You’ve asked your partner to pick up some takeaways for Friday night, and you know Mexican food is what you are craving. But what happens if you wanted an enchilada but got a chimichanga, and your partner doesn’t want to share their enchilada?
So what are the differences between an enchilada vs a chimichanga?
The main difference between an enchilada and a chimichanga is the tortilla flour used to make the soft tortilla shells. To make enchiladas, you need to use wheat tortilla flour, and to make enchiladas, use corn tortilla flour. Also, chimichangas are usually smothered in a cheese sauce, while enchiladas are smothered in a green or red chili sauce.
Knowing the key differences between chimichangas and enchiladas will help you order the correct tasty dish next time. So here’s everything you need to know about enchiladas vs chimichangas.
What Is a Chimichanga?
A chimichanga is also known as a deep-fried burrito because of its similarities with this favorite Northern Mexican food.
However, a chimichanga, which is a Tex-Mex food, is very American, allegedly originating in Tucson, Arizona, when a cook at the El Charro Cafe accidentally dropped a burrito into the deep frying machine.
The result was the chimichanga, which was original to be called a “thingamajig.”
Chimichangas are like a burrito in that they are also typically made using wheat tortilla flour. Once the cook creates a soft shell tortilla, the filings, mainly slow-cooked meat, red sauce or salsa, onions, and peppers are added.
The tortilla is folded or rolled to close the ends, and then it’s deep-fried until the outside is crispy and golden.
Chimichangas are served on a plate, drizzled with cheese sauce, and accompanied by Mexican rice, Picco de Galo, refried beans, guacamole, sour cream, and lettuce. It’s a complete meal on a plate.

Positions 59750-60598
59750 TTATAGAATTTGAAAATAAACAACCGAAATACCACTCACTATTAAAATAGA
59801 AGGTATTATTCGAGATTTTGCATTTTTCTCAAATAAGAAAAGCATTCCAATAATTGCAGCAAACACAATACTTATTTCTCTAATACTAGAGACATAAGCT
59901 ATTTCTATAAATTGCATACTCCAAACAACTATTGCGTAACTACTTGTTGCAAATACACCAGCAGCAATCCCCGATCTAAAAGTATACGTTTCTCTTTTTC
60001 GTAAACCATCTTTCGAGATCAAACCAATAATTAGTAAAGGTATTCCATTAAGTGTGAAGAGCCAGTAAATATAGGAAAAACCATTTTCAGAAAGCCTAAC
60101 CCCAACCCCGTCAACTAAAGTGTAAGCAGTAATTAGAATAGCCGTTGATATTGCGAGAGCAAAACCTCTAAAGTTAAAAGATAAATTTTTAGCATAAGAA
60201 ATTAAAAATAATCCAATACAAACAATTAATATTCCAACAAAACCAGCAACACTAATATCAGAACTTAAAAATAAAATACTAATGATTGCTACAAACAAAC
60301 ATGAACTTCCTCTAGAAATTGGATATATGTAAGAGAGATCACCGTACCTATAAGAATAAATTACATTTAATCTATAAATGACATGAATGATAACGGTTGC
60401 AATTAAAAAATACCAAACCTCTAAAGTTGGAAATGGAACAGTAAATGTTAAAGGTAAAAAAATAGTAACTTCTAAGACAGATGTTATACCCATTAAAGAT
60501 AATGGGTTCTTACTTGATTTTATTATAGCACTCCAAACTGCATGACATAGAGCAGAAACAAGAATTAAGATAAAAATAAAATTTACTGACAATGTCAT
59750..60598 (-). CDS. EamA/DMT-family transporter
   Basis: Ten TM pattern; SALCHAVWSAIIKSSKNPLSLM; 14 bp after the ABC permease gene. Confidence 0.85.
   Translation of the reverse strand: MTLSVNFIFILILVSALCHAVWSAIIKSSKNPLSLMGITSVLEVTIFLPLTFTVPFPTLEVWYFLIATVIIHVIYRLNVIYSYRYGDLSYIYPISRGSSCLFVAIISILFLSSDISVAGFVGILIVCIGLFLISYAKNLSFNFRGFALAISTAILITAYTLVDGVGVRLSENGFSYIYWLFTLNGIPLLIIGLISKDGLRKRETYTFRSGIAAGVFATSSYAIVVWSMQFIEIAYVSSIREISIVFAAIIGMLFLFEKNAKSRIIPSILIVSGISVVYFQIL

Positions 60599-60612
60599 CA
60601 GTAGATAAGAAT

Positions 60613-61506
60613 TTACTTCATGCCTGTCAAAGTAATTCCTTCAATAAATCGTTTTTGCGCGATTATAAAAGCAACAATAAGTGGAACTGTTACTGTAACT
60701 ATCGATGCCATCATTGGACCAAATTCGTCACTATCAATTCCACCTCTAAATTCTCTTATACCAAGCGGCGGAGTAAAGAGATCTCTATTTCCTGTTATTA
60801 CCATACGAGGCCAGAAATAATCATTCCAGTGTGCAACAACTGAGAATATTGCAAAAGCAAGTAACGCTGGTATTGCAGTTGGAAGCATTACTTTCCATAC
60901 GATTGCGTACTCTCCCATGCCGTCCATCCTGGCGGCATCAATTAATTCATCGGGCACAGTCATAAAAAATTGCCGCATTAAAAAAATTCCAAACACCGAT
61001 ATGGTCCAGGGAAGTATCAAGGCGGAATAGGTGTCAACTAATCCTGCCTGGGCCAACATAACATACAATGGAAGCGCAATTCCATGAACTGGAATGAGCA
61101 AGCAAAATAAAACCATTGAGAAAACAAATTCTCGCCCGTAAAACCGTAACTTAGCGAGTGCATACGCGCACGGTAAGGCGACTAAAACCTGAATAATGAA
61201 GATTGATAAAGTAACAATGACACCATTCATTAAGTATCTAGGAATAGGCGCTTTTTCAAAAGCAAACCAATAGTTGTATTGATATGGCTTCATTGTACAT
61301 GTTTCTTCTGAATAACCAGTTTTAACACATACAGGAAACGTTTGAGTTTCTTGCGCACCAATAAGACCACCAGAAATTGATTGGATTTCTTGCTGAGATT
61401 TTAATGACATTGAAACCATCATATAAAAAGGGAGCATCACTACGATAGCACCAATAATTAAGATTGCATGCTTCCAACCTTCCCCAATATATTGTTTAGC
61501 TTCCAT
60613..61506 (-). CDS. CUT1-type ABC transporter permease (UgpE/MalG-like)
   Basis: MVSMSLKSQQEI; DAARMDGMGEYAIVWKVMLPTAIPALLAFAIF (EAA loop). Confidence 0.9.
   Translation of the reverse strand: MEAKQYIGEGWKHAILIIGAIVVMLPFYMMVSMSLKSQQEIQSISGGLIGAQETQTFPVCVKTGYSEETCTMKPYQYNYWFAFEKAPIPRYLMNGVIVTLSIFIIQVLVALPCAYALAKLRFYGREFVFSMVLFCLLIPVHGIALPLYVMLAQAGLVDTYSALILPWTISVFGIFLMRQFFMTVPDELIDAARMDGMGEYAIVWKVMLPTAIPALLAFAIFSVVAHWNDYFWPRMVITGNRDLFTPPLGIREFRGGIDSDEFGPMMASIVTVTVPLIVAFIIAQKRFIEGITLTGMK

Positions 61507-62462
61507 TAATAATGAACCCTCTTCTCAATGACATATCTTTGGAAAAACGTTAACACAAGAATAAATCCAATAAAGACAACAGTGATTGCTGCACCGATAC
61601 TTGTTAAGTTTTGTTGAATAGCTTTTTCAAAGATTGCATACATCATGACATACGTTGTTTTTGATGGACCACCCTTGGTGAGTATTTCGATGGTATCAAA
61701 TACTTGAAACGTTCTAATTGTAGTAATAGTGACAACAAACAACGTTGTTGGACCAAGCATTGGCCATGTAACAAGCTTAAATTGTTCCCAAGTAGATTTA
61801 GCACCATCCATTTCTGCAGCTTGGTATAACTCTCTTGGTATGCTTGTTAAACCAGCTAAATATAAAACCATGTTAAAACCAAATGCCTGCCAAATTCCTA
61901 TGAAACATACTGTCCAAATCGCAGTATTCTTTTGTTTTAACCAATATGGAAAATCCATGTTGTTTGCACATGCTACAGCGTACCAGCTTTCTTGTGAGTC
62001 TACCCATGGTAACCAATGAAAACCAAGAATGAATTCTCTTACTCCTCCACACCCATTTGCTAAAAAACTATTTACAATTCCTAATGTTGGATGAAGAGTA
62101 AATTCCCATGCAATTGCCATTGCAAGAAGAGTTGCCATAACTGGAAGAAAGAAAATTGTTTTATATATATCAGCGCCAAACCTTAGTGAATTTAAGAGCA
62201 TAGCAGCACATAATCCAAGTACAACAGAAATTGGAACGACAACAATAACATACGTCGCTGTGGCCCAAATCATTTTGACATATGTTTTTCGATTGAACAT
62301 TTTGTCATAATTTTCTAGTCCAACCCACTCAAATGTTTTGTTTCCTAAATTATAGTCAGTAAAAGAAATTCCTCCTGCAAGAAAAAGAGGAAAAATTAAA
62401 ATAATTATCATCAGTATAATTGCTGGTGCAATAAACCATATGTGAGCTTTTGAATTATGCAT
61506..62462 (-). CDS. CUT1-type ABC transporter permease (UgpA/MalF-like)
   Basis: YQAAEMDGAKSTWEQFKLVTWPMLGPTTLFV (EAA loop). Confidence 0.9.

Did you know? Chimichanga means “toasted monkeys,” and a burrito means “little donkeys.” So the name for deep-fried burritos is quite accurate, don’t you think?
What Is an Enchilada?
An enchilada is a native Mexican dish that was originally made with leftovers. These days, it’s a popular meal served at Mexican restaurants.
Enchiladas are made using small corn tortilla wraps and then filled with mostly meat or some kind of protein. Other filling options with the meat are vegetables and cheese.
The wrap is then drenched in red or green chili sauce. This sauce-smothering makes enchiladas similar to wet burritos but they aren’t 100% the same.
Cheese may be sprinkled on top of the enchiladas. Sides include rice and beans.
Two or three enchiladas are served on a plate, and you’ll need to eat it with cutlery since it’s covered in sauce and comes with sides.
Did you know? Enchilada means “to season with chili.”
Difference Between Chimichanga vs Enchilada
Use this quick guide on the differences between chimichangas and enchiladas to remember the differences:
1. How It’s Made
The main difference between enchiladas and chimichangas is the type of tortilla flour used in the wraps.
The tortillas that form the basis for chimichangas are made from wheat tortilla flour, while the tortillas for enchiladas are made from corn tortilla flour.
2. The Sides